The Commerce Department reported that, after expanding at an annual rate of 0.4 percent in the fourth quarter of 2012, real gross domestic product in the U.S. increased at a rate of 2.5 percent during the first quarter of 2013.
This is the first of three estimates for the period and the details are not very encouraging. Like most other economic reports over the last month or so, today’s result came in well below the consensus estimate, in this case an expectation of a 3.1 percent growth rate.
Consumer spending continues to drive the U.S. economy, accounting for 2.24 percentage points of the overall 2.5 percent gain, and household expenditures on such items as housing, utilities, and healthcare dominated this category.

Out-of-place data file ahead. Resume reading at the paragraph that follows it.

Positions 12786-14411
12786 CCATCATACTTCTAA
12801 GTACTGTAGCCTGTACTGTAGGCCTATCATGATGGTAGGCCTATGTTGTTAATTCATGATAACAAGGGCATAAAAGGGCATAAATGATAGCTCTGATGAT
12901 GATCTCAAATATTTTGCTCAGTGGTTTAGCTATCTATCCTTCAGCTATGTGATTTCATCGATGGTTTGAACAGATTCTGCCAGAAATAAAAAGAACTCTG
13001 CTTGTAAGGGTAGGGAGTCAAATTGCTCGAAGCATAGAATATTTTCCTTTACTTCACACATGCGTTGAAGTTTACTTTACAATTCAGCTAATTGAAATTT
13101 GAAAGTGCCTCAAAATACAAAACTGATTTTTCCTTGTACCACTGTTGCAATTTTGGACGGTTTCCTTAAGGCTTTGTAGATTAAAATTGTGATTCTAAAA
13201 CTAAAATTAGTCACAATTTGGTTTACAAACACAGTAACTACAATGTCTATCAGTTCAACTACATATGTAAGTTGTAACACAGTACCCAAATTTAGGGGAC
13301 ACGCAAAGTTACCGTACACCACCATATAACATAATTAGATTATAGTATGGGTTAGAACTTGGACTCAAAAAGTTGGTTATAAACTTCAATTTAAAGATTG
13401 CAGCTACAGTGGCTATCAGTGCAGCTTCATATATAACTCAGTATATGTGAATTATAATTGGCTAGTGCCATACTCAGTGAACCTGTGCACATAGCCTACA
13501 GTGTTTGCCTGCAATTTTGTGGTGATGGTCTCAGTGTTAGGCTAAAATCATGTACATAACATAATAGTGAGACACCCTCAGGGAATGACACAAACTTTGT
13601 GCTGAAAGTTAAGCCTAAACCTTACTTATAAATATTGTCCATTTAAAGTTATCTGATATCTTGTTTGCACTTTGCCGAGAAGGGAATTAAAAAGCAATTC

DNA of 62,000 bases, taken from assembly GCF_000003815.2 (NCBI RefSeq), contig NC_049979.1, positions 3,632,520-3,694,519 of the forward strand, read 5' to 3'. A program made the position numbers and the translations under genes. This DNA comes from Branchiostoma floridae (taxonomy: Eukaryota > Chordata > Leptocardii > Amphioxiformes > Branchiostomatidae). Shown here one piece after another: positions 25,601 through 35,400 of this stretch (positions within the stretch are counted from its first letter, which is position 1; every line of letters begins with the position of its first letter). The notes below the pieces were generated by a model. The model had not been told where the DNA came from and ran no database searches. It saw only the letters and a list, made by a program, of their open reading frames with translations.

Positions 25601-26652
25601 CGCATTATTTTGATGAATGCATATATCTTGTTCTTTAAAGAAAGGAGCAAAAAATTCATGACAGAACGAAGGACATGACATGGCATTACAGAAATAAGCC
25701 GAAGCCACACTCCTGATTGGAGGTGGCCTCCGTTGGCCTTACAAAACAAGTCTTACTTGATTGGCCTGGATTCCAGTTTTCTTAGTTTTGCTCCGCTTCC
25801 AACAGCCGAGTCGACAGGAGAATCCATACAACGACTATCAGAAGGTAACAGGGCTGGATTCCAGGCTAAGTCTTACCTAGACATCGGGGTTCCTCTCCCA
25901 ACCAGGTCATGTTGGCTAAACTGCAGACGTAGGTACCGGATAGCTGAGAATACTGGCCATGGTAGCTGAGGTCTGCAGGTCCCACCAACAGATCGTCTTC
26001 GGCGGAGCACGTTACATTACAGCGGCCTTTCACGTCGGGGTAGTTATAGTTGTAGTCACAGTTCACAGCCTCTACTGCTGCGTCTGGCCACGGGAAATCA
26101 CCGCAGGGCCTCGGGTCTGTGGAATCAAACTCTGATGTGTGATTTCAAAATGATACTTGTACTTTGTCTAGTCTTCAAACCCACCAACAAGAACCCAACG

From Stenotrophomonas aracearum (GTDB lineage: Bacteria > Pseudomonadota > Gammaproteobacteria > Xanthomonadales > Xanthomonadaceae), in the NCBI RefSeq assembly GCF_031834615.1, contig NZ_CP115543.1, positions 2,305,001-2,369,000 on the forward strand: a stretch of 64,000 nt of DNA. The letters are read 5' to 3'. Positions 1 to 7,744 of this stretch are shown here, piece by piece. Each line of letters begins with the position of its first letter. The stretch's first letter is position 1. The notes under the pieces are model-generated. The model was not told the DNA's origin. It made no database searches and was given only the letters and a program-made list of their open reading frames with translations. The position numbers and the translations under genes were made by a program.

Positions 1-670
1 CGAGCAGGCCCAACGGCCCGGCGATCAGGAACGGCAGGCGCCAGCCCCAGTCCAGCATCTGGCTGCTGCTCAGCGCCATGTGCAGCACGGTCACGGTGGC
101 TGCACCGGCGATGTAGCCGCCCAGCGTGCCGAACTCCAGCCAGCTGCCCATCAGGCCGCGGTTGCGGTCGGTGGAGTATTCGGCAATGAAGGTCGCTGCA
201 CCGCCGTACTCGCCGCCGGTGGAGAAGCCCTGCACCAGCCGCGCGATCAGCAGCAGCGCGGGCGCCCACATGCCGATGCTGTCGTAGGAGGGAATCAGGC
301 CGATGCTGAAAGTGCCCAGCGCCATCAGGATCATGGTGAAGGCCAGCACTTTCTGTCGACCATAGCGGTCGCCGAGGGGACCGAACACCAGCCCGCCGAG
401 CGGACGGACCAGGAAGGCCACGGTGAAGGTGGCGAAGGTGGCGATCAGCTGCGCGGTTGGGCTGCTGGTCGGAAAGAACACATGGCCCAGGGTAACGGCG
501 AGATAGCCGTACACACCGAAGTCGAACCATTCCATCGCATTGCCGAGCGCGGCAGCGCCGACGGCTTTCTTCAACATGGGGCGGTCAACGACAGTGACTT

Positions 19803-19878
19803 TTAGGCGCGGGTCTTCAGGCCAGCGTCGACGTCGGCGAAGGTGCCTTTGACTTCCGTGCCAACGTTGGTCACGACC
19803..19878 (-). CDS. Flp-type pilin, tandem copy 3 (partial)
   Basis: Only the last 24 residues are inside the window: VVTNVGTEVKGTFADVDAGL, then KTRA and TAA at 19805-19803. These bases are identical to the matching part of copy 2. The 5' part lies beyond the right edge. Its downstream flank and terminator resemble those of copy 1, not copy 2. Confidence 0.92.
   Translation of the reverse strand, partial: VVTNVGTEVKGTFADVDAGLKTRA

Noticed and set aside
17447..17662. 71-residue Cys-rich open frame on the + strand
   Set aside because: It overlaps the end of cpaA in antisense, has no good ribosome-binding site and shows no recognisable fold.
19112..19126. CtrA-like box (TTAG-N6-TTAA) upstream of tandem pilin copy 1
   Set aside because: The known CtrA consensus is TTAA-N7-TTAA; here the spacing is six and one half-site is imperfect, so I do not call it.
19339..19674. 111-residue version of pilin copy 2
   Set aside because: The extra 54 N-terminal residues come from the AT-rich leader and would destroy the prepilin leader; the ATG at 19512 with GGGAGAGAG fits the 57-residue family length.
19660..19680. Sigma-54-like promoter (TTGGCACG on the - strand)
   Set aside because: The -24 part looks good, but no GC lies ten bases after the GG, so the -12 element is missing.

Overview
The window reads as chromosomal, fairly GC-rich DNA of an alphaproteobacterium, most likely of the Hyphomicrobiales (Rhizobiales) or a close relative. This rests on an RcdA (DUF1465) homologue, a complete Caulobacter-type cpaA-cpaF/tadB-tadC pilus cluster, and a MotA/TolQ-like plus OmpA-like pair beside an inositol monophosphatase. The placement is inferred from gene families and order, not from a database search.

Declining government spending subtracted 0.80 percentage points from growth and net exports subtracted 0.50 percentage points, this combination offset by a positive contribution of 1.56 percentage points from gross private domestic investment, two-thirds of which was accounted for by a surge in inventory rather than actual investment.
Following a dramatic decline in the fourth quarter, nearly all of the government spending cutbacks during the first quarter came from defense in what was the steepest back-to-back drop in military outlays since the 1950s.